Never since the old Viking days had white men been seen on these shores, and they had left no trace. By July the Cabots were home again, telling the King of England, Henry VII., of their good fortune. It is amusing to find the thrifty king bestowing on "him that found the new isle" the famous grant of £10! But other honours were heaped upon him. He was called the Grand Admiral, and dressed in silk; and we hear further that "the English ran after him like madmen." Again and again after this Sebastian Cabot sailed to North America, ever bringing back news of fresh lands discovered and fresh wonders seen; but as yet no colonists felt tempted to settle in the bleak north. The inhospitable shores of Labrador offered no attraction, and it was a long time before any use was made of these discoveries.

Neither did Cabot himself ever know the value of them, but he died, as his great leader had died, still thinking that he had found the coast of China, the golden Cathay of Marco Polo.

The story of Amerigo Vespucci, who also followed his leader to the new country, is curious, for it was named after him America. He had made several voyages to the West, while Columbus was yet going backwards and forwards to his newly discovered lands. He had sailed under a Spaniard through the Dragon's Mouth between Trinidad and the mainland of South America, had found a village—forty-four large houses built on huge tree-trunks and connected by bridges: it was like the Italian Venice rising out of her lagoons, and is known to-day as Venezuela or little Venice.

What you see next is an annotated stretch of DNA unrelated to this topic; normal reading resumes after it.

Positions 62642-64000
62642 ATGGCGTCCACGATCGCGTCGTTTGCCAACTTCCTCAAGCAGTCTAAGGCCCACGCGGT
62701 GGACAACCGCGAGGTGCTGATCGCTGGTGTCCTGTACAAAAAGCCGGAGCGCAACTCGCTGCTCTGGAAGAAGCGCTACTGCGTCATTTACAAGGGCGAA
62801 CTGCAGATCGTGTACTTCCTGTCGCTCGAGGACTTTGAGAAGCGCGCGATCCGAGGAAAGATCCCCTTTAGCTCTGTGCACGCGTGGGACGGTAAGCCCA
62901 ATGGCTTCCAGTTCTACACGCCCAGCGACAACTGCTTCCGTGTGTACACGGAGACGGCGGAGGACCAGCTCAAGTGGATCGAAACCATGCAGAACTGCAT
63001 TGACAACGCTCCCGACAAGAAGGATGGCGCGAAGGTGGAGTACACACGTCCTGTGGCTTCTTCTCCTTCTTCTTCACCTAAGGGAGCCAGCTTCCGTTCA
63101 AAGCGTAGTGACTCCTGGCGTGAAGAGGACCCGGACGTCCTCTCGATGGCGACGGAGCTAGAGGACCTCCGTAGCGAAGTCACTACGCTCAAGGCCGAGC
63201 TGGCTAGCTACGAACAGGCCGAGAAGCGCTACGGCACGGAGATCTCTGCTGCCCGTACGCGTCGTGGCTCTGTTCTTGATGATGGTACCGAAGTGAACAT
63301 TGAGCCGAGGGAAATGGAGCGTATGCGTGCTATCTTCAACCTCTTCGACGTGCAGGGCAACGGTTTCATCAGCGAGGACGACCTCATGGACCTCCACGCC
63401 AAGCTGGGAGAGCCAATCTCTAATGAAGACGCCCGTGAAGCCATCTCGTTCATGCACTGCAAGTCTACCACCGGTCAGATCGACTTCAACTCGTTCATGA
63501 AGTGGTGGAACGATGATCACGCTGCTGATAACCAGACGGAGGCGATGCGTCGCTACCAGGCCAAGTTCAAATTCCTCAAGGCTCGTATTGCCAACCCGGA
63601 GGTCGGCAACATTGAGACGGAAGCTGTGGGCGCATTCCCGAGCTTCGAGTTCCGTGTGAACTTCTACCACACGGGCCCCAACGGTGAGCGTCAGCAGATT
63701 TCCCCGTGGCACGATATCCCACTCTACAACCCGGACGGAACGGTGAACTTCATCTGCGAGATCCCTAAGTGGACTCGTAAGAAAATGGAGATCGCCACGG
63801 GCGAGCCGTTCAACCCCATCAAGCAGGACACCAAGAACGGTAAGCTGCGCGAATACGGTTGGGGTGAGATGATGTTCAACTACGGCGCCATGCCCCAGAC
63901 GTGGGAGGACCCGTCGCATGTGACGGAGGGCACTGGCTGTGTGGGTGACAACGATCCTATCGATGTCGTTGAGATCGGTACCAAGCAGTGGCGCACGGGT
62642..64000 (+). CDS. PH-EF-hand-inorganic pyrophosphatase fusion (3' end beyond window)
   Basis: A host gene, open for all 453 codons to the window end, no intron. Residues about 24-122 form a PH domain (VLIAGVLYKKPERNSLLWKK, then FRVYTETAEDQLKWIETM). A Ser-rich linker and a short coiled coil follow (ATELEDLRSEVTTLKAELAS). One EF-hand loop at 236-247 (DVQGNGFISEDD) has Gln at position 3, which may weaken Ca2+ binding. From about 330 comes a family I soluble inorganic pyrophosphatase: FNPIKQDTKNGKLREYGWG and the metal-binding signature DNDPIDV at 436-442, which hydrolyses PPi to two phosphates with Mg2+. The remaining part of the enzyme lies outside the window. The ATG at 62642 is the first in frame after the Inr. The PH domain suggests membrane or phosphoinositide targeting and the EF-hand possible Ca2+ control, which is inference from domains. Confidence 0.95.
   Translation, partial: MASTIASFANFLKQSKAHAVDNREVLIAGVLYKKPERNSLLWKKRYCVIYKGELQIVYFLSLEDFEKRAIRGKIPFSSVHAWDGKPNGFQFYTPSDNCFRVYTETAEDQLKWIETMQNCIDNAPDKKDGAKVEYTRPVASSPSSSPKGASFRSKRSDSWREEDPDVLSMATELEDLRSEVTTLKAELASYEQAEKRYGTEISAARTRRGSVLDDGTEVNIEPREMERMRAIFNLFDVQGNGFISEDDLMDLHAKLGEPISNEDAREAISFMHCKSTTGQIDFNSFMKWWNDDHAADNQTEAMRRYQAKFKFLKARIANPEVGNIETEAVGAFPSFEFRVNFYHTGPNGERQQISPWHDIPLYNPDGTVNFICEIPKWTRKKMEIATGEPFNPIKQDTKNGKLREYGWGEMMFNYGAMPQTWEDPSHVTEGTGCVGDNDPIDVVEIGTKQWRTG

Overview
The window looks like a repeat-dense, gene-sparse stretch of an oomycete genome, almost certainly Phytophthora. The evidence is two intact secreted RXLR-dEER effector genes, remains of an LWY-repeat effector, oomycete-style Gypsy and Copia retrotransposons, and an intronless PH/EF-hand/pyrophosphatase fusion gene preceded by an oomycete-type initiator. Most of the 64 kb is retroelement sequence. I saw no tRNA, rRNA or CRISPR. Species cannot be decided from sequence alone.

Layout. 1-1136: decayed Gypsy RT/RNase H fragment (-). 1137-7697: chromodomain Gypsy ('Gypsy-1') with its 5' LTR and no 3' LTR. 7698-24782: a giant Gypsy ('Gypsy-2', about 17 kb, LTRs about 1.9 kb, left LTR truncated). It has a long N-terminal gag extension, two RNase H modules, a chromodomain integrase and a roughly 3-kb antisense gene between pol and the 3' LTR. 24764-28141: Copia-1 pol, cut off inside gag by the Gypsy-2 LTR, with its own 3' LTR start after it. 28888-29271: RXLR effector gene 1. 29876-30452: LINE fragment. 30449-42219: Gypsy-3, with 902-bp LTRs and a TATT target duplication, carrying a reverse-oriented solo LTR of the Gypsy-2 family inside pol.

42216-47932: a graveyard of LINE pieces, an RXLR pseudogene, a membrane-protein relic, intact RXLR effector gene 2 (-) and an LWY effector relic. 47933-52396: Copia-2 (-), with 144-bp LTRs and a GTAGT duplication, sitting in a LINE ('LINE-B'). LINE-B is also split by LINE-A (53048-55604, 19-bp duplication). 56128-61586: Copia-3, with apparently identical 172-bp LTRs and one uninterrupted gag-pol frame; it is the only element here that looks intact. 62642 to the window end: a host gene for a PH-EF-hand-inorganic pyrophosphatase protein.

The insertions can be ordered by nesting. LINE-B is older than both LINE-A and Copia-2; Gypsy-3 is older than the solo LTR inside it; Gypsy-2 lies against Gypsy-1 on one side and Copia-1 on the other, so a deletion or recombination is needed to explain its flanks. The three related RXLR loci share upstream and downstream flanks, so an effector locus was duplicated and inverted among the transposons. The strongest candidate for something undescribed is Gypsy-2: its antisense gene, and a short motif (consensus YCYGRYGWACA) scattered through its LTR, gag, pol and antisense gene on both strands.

But it was not till after the death of Columbus, after Amerigo Vespucci had been many times to the West and coasted down the east coast of South America, much farther than Columbus had ever done, that the idea began to dawn on men that this land was neither Asia nor Africa, that it was not the land of the Great Khan nor the India of Vasco da Gama, but a new continent altogether.

"It is proper to call it a new world," says Amerigo Vespucci. "And why? Because these lands were unknown to the men of old. They said over and over again that there was no land south of the equator. But this last voyage of mine has proved them wrong, since in southern regions I have found a country more thickly inhabited by people and animals than our Europe or Asia or Africa."

Thus he wrote privately to a friend in Italian. It was translated into Latin, printed and published in Paris as a little four-leaved tractlet, and eagerly read. Amerigo Vespucci had discovered another world beyond the equator, they said. It was not the land of Columbus, but altogether something new and strange.